How blanket denials ruin your crisis response efforts

How you address devastating news can make the difference between being able to come back and being trapped in a cycle of scandal and backlash. Here’s how to avoid the trap.

How blanket denials harm crisis response

There’s a scene in the 1967 classic “A Guide to the Married Man” where Joey Bishop, caught in flagrante delicto with a mistress by his wife, simply denies that there is another woman in the room, so much so that she ends up believing him.

The immoral moral of that scene? Deny. Deny. Deny.

It works in shtick, but not in real life. When faced with a crisis, your first instinct might be to deny all wrongdoing. However, that’s rarely a path to reviving your reputation.

In fact, your denial could make a crisis even worse.

Denials are usually the first knee-jerk when a crisis comes. Just recently, Robert Kraft, owner of the New England Patriots, was charged with soliciting prostitution after a raid of a South Florida massage parlor. The initial response was for Kraft’s representatives to come out swinging, saying they “categorically deny that Mr. Kraft engaged in any illegal activity.” Yet, if press reports are to be believed, there is an apparent video of the solicitation. That could make the vehement denial seem hollow.

Here’s the rub: From a reputational standpoint, a denial can compound your crime. Not only are you responsible for your transgression, but you’re now a liar to boot.

Some people, particularly in Washington, like to parse words to make it seem that they are denying something, when they really aren’t – an approach legendary Washington Post editor Ben Bradlee coined a “non-denial denial.” From a reputational standpoint, that’s just as bad as a false denial. Your credibility is equally at risk.

So what do you do?

1. Tell your story.

When you face criminal charges or are otherwise accused in the media of some kind of wrongdoing, the accuser often controls the narrative, putting you immediately on the defensive. Reporters will instantly contact you asking you to confirm or deny allegations.

You don’t have to remain on defense. Don’t be afraid to aggressively give your side of the story, provide useful context that paints a fuller picture of the issues at hand. Spend the time with the media to explain yourself and don’t be afraid to poke holes in the other side’s accusations, if there are any. Saying nothing cedes the field to your accusers.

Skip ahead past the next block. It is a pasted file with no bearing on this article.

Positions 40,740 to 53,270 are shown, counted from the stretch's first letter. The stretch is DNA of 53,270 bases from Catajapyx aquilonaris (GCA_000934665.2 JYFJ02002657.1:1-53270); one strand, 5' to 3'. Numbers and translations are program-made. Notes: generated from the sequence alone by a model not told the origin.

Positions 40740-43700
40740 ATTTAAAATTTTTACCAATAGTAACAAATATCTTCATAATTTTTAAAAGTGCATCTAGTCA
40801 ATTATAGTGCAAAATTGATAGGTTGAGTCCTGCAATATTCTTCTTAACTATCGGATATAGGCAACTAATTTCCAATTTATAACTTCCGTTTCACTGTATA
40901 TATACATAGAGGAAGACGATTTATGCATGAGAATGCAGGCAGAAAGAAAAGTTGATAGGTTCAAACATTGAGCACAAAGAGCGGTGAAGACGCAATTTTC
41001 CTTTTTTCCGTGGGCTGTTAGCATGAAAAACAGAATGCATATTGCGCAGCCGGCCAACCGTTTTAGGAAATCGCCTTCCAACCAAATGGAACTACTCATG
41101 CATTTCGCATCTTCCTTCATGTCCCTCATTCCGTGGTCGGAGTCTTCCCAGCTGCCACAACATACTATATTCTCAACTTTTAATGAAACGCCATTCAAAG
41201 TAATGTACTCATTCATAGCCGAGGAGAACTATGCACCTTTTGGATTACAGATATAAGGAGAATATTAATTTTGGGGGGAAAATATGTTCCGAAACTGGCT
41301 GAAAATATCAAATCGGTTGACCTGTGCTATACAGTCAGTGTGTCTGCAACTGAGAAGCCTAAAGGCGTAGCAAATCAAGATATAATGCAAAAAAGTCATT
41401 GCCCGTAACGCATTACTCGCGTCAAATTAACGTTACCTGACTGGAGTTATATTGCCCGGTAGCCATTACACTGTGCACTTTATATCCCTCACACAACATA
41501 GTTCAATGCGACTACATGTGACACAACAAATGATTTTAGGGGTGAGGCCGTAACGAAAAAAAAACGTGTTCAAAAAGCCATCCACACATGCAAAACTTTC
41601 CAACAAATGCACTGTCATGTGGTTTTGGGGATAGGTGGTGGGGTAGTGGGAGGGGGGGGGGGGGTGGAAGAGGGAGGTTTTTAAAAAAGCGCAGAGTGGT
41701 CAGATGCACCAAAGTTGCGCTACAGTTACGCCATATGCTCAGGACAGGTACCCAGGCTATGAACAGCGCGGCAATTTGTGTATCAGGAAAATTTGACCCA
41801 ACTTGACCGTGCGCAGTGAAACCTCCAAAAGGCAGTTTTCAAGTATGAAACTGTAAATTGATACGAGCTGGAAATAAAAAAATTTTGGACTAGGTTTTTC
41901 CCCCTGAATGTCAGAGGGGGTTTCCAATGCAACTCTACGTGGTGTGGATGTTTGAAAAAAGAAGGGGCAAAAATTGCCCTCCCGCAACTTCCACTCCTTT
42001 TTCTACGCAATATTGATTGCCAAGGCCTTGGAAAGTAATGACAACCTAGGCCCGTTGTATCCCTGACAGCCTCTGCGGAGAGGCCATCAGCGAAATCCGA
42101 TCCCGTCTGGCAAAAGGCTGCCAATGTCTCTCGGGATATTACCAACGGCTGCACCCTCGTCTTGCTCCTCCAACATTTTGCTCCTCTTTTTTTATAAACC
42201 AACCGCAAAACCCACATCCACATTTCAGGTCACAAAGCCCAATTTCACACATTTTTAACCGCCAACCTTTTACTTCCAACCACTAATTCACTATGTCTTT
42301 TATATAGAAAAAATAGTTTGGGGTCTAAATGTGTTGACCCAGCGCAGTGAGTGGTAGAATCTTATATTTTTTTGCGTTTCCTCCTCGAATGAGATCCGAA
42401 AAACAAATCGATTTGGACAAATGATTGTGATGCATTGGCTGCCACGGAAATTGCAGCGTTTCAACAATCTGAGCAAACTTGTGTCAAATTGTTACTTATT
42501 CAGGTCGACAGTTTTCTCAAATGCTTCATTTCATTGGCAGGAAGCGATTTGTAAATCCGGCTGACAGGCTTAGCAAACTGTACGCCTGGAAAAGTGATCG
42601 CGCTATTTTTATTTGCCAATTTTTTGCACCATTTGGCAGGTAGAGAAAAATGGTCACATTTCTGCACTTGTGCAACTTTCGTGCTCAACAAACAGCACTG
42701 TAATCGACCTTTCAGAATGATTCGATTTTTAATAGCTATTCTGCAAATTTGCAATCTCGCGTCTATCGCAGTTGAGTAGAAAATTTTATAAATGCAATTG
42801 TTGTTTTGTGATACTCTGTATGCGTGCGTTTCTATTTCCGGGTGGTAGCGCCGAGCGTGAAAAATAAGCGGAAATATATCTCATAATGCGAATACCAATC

2. Apologize when you’re wrong.

The first step to reclaiming your reputation after you’ve done something wrong is to offer a proper apology. While it may seem the media and the public revel in tearing someone down, they also love a good comeback story and are very quick to forgive. When you’ve screwed up, at work or at home, how you show the depth of your contrition matters more than simply the words you say.

Be thoughtful in your apology and you will go a long way toward rescuing the reputation you worked so hard to build.

3. Cede no ground.

There is a tendency to at first see the worst in people, so much so that the public will go beyond the initial accusation to then add a laundry list of other misdeeds. While you should own what you did badly, there is nothing wrong with pushing back on allegations of things you didn’t do.

Accusers sometimes go too far, and that’s a benefit for you in a crisis, because it helps you re-assert your own credibility. Again, don’t deny something you’ve done, but defend yourself aggressively from false charges.

4. Make a promise.

You will never reclaim your reputation without a commitment to stay on the straight and narrow in the future. True contrition—and the forgiveness from others it engenders—is based not just on saying sorry but working hard to atone for your actions and avoid similar wrongdoing.

Make a promise to the stakeholders affected, whether they be your business partners, employees, or your own family, that you will honor their forgiveness by not repeating the same mistakes.

It’s not easy to reclaim your reputation but it is possible. It just takes work, and you can’t do that work when you start from a state of denial.

Ray Hennessey is the chief innovation officer of JConnelly, a communications and marketing firm in New York City. A version of this article originally appeared on the JConnelly blog.

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